Using Appetite Suppressants to Lose Weight

Appetite suppressant pills on countertop next to measuring tape

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Appetite suppressants are drugs that work on the brain to fool it into thinking that it is not hungry. Appetite suppressants act primarily on the neurochemical transmitters of the central nervous system to reduce food intake. Prescription appetite suppressants may be used in addition to a healthful diet and increased physical activity to achieve and maintain significant weight loss.

While some are intended for short-term use, others are meant to be used for the long-term. Some natural (non-prescription) products also claim to help suppress appetite to help you lose weight.

What Is an Appetite Suppressant?

Dieters often see appetite suppressants advertised in magazines or online. Generally, the term "appetite suppressant" refers to a prescription medication that helps you to feel less hungry so that you lose weight. But the term is also used by some herbal and natural diet pill makers to describe plant-based, nonprescription products that aim to curb hunger.

While appetite suppressants may help some dieters slim down, they may not work for everyone. There are many reasons that we eat too much, and hunger is just one of them.

Appetite suppressants do not target emotional eating, mindless eating, or sedentary behavior, all of which are also commonly associated with overweight and obesity.

Medications That Curb Your Appetite

There are several FDA-approved medications for weight loss. Many of these diet pills are appetite suppressants and help promote weight loss by targeting hunger. These weight loss aids are available only with a prescription.

  • Phentermine is a commonly prescribed appetite suppressant in the United States. Phentermine is marketed under a long list of names, including Suprenza, Adipex-P, Kraftobese, and Tyramine. Phentermine's side effects include increased blood pressure and heart rate , sleeplessness, and nervousness.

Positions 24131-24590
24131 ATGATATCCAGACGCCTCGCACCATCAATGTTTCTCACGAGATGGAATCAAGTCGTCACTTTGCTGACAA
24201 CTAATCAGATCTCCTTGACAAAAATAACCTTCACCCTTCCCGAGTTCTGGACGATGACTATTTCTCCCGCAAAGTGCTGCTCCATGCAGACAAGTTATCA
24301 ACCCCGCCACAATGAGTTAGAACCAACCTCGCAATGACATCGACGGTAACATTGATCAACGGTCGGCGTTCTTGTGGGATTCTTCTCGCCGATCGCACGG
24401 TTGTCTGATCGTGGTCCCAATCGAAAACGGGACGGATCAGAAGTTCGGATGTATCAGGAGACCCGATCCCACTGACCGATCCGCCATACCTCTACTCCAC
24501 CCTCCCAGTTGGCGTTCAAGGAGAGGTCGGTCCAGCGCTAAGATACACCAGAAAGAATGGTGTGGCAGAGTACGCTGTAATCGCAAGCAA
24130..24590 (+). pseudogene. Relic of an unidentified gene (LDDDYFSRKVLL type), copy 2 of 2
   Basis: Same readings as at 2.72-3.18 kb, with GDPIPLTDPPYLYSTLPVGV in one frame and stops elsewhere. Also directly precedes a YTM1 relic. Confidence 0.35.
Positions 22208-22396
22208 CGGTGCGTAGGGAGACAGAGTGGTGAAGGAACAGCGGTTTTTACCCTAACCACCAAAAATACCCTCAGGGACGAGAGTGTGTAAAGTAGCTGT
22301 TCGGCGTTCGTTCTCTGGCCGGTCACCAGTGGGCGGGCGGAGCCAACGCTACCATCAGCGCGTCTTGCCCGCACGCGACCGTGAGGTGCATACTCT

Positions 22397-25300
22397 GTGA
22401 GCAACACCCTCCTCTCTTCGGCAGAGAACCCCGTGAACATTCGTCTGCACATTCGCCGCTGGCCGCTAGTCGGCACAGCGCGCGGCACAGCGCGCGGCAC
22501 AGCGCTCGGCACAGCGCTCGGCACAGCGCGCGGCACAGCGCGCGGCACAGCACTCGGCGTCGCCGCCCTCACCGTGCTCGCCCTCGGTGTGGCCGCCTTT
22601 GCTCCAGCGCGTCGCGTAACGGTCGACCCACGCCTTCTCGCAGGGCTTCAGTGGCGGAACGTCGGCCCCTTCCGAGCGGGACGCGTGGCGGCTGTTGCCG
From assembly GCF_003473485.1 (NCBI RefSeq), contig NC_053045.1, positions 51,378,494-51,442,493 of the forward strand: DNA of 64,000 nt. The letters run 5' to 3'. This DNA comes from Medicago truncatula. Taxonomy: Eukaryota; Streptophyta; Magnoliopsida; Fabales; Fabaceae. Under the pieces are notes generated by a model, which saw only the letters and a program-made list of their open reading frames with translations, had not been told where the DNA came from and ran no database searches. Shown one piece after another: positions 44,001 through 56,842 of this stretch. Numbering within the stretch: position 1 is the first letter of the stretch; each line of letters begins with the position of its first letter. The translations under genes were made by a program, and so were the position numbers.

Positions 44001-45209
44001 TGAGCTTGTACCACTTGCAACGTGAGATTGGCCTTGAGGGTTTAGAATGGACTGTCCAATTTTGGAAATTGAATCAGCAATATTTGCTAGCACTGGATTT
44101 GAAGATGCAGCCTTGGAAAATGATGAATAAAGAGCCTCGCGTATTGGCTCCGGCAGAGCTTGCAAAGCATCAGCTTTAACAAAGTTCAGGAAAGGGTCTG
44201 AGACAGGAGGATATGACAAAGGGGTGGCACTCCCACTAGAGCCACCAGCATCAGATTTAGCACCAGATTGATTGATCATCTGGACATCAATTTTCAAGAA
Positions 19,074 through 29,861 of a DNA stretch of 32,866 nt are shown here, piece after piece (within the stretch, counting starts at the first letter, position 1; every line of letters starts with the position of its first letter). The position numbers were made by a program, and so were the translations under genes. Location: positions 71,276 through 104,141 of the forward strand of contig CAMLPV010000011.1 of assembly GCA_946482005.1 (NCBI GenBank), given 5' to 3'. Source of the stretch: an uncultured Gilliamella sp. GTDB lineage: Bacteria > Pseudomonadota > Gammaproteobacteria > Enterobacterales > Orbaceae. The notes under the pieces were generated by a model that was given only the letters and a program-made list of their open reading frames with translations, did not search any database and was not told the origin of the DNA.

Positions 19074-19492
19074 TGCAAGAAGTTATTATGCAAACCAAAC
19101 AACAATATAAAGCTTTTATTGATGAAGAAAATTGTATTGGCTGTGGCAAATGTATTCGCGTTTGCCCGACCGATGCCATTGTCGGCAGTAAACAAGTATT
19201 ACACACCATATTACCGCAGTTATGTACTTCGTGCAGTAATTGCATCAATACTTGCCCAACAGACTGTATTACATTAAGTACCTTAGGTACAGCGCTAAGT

• Qsymia (phentermine and topiramate) helps to suppress appetite and reduce your food intake. If you have a BMI over 30 or a body mass index of 27 and higher along with a weight-related condition, your doctor may prescribe this product. The medication needs to be taken along with lifestyle modifications for sustained weight loss.
  • Belviq (lorcaserin) works by activating serotonin receptors that regulate hunger. By helping to control your appetite, Belviq may help you feel full after you've eaten less food. It is available by prescription to patients with a BMI of 30 or a body mass index of 27 along with an obesity-related condition.
  • Saxenda (liraglutide [rDNA origin] injection) is an injectable medication helps dieters to feel full sooner so that they eat less and lose weight. Saxenda can be used by obese patients (a BMI of 30 or more) or by patients who have a BMI of 27 or more and a weight-related medical condition such as type 2 diabetes, high cholesterol or high blood pressure.
  • Contrave (naltrexone hydrochloride and bupropion hydrochloride) affects the central nervous system to reduce your appetite and curb cravings. The diet pill is prescribed along with a reduced-calorie diet and exercise program to help people lose weight.

In addition to these diet pills, there are other prescription weight loss medications that may help you to lose weight. But they use different methods to promote weight loss.

Natural Appetite Suppressants

There are some products available online and in health food stores, pharmacies and vitamin shops that claim to be natural appetite suppressants. Fiber, for example, helps you to feel full longer after you eat. For this reason, some fiber supplement makers call it a natural appetite suppressant. 

If you're considering an herbal product to curb your hunger, be sure to gather all the facts before you buy. You may even want to talk to your physician or pharmacist before you buy one, or some, of them. Some products are expensive and may not be as effective as you'd like them to be.

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Article Sources
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